Neuroplasticity in the cat’s visual system Origin, termination, expansion, and increased coupling of the retino-geniculo-middle suprasylvian visual pathway following early ablations of areas 17 and 18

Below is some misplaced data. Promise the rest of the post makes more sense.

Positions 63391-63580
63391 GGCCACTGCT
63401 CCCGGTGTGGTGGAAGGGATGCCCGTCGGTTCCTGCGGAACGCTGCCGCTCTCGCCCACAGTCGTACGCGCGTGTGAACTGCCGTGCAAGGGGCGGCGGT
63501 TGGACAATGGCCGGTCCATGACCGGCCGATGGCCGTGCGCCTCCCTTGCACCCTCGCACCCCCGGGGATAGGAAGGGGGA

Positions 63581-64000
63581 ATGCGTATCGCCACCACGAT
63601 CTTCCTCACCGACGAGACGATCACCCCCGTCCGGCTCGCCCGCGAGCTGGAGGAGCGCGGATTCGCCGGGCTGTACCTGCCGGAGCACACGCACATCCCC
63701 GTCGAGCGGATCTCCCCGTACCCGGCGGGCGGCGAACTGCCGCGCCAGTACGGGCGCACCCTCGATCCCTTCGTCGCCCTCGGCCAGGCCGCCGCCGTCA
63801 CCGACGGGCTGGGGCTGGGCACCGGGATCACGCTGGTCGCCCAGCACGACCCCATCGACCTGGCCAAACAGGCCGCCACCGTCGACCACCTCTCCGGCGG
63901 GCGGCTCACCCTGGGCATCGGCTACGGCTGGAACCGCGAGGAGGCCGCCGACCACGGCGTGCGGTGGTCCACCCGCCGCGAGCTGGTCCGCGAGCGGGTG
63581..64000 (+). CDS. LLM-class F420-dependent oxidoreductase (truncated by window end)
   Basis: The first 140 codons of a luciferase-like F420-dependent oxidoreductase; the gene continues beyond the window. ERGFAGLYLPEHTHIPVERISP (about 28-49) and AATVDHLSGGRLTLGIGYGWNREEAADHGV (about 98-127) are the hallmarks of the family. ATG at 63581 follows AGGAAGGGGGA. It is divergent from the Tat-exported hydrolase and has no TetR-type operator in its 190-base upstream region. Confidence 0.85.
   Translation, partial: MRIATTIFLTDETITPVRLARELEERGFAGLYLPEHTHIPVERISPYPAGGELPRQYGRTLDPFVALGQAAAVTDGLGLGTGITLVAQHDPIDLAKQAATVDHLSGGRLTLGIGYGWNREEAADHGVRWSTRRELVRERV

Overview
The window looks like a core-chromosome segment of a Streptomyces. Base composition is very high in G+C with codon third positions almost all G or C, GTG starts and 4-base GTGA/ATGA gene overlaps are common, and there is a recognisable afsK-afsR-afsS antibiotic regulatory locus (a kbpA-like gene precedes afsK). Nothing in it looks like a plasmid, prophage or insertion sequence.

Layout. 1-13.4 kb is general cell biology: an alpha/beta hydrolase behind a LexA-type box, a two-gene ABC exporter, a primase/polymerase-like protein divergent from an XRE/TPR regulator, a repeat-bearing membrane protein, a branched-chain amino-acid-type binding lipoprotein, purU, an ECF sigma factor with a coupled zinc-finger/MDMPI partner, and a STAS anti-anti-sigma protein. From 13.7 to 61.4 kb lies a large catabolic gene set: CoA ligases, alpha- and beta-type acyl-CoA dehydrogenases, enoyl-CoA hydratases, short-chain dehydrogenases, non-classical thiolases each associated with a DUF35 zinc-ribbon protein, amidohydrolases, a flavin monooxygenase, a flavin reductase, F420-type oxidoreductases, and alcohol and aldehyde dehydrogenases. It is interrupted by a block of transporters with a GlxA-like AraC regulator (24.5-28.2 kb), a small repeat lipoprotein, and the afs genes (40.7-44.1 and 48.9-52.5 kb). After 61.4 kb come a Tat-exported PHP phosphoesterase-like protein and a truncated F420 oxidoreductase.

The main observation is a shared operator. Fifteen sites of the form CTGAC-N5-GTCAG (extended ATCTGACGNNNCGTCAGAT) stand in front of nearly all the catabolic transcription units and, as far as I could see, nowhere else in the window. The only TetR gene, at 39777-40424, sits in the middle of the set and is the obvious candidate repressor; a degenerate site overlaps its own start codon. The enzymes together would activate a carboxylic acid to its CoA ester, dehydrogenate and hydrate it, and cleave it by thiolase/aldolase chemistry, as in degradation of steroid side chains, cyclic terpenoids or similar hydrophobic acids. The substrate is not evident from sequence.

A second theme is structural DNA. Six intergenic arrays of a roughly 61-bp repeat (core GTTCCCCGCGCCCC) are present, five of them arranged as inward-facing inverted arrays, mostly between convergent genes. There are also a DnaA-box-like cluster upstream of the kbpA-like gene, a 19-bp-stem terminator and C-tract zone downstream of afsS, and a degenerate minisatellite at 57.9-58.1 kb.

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We used anterograde and retrograde transsynaptic pathway tracing techniques to reveal the retinal origin and the cortical termination of the expanded retino-geniculo-middle suprasylvian (MS) cortex pathway in adult cats which sustained lesions of areas 17 and 18 on the day of birth (P1) or at 1 month of age (P28). Following anterograde transsynaptic transport of tritiated amino acids from the eye, four major results were obtained: (1) a strong and specific pathway from retina through dorsal lateral geniculate nucleus (dLGN) to the posterior half of MS cortex was identified; this pathway is a substantial expansion of an insignificant pathway present in intact cats; (2) the terminus of the pathway was lower layer III and layer IV; (3) contralateral projections were stronger than ipsilateral projections; (4) projections in P28 cats were stronger than those in P1 cats. Following retrograde transsynaptic transport of WGA-HRP from posterior MS cortex, four additional results were obtained: (1) the pathway was enlarged and visuotopically organized; (2) the pathway arose primarily from α- and γ-retinal ganglion cells; (3) a small number of β-cells in P1 cats and a modest number in P28 cats also contribute to the pathway; (4) the combined numbers of γ- and β-cells relative to α-cells was greater in temporal retina than in nasal retina. The combined demonstration of both origin and terminus of the pathway with transsynaptic tracers argued strongly for high levels of coupling between primary and secondary pathway limbs in both P1 and P28 cats. This level of coupling, as well as other features of the pathway, have much in common with the retino-geniculo-17/18 pathway of intact cats. However, the retino-geniculo-MS system in P1 cats transmits primarily Y and W signals, in P28 cats X, Y, and W signals; whereas the retino-geniculo-17/18 pathway transmits primarily X and Y signals. These results have implications for understanding the repercussions of early visual cortex lesions in monkeys and humans.
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